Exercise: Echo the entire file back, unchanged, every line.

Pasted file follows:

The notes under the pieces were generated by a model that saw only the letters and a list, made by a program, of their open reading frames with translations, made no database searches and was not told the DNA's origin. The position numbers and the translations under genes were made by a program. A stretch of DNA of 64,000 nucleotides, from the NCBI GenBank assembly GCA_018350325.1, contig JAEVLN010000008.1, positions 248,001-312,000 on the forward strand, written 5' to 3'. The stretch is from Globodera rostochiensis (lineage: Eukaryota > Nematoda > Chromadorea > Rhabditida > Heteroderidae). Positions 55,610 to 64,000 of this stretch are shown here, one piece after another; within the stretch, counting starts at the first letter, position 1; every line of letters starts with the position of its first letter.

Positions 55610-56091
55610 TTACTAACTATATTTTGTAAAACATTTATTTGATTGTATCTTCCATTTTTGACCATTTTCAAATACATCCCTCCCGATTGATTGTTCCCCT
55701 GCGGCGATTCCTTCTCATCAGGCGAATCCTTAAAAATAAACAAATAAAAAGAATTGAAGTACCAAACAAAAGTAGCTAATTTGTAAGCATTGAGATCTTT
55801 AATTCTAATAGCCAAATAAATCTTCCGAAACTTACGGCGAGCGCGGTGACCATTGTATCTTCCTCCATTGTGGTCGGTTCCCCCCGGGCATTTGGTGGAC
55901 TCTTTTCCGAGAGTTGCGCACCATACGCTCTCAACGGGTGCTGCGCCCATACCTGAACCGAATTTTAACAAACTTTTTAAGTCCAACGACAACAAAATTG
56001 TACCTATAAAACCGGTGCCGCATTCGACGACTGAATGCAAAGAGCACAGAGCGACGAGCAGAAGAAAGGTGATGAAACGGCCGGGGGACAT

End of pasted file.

The notes under the pieces were generated by a model that saw only the letters and a list, made by a program, of their open reading frames with translations, made no database searches and was not told the DNA's origin. The position numbers and the translations under genes were made by a program. A stretch of DNA of 64,000 nucleotides, from the NCBI GenBank assembly GCA_018350325.1, contig JAEVLN010000008.1, positions 248,001-312,000 on the forward strand, written 5' to 3'. The stretch is from Globodera rostochiensis (lineage: Eukaryota > Nematoda > Chromadorea > Rhabditida > Heteroderidae). Positions 55,610 to 64,000 of this stretch are shown here, one piece after another; within the stretch, counting starts at the first letter, position 1; every line of letters starts with the position of its first letter.

Positions 55610-56091
55610 TTACTAACTATATTTTGTAAAACATTTATTTGATTGTATCTTCCATTTTTGACCATTTTCAAATACATCCCTCCCGATTGATTGTTCCCCT
55701 GCGGCGATTCCTTCTCATCAGGCGAATCCTTAAAAATAAACAAATAAAAAGAATTGAAGTACCAAACAAAAGTAGCTAATTTGTAAGCATTGAGATCTTT
55801 AATTCTAATAGCCAAATAAATCTTCCGAAACTTACGGCGAGCGCGGTGACCATTGTATCTTCCTCCATTGTGGTCGGTTCCCCCCGGGCATTTGGTGGAC
55901 TCTTTTCCGAGAGTTGCGCACCATACGCTCTCAACGGGTGCTGCGCCCATACCTGAACCGAATTTTAACAAACTTTTTAAGTCCAACGACAACAAAATTG
56001 TACCTATAAAACCGGTGCCGCATTCGACGACTGAATGCAAAGAGCACAGAGCGACGAGCAGAAGAAAGGTGATGAAACGGCCGGGGGACAT